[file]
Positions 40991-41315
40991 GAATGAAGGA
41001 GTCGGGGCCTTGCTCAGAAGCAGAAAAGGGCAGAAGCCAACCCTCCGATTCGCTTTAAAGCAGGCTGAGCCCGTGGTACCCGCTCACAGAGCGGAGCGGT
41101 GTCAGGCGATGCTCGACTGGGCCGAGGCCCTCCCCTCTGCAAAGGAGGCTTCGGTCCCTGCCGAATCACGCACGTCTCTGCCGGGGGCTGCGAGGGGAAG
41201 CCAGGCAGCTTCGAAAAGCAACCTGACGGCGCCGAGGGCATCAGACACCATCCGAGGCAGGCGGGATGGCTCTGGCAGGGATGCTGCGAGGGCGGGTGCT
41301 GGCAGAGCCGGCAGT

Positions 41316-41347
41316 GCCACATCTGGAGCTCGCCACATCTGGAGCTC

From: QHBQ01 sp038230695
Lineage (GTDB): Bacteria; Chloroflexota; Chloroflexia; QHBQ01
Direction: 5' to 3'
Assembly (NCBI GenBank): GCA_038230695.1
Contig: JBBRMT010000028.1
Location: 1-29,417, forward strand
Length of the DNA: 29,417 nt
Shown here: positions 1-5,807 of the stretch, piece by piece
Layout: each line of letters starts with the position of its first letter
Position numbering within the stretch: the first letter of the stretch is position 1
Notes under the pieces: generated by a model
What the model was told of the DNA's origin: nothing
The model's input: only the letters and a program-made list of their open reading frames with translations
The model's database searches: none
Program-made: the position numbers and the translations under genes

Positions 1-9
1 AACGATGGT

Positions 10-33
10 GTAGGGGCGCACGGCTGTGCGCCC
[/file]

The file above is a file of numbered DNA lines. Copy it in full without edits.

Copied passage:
Positions 40991-41315
40991 GAATGAAGGA
41001 GTCGGGGCCTTGCTCAGAAGCAGAAAAGGGCAGAAGCCAACCCTCCGATTCGCTTTAAAGCAGGCTGAGCCCGTGGTACCCGCTCACAGAGCGGAGCGGT
41101 GTCAGGCGATGCTCGACTGGGCCGAGGCCCTCCCCTCTGCAAAGGAGGCTTCGGTCCCTGCCGAATCACGCACGTCTCTGCCGGGGGCTGCGAGGGGAAG
41201 CCAGGCAGCTTCGAAAAGCAACCTGACGGCGCCGAGGGCATCAGACACCATCCGAGGCAGGCGGGATGGCTCTGGCAGGGATGCTGCGAGGGCGGGTGCT
41301 GGCAGAGCCGGCAGT

Positions 41316-41347
41316 GCCACATCTGGAGCTCGCCACATCTGGAGCTC

From: QHBQ01 sp038230695
Lineage (GTDB): Bacteria; Chloroflexota; Chloroflexia; QHBQ01
Direction: 5' to 3'
Assembly (NCBI GenBank): GCA_038230695.1
Contig: JBBRMT010000028.1
Location: 1-29,417, forward strand
Length of the DNA: 29,417 nt
Shown here: positions 1-5,807 of the stretch, piece by piece
Layout: each line of letters starts with the position of its first letter
Position numbering within the stretch: the first letter of the stretch is position 1
Notes under the pieces: generated by a model
What the model was told of the DNA's origin: nothing
The model's input: only the letters and a program-made list of their open reading frames with translations
The model's database searches: none
Program-made: the position numbers and the translations under genes

Positions 1-9
1 AACGATGGT

Positions 10-33
10 GTAGGGGCGCACGGCTGTGCGCCC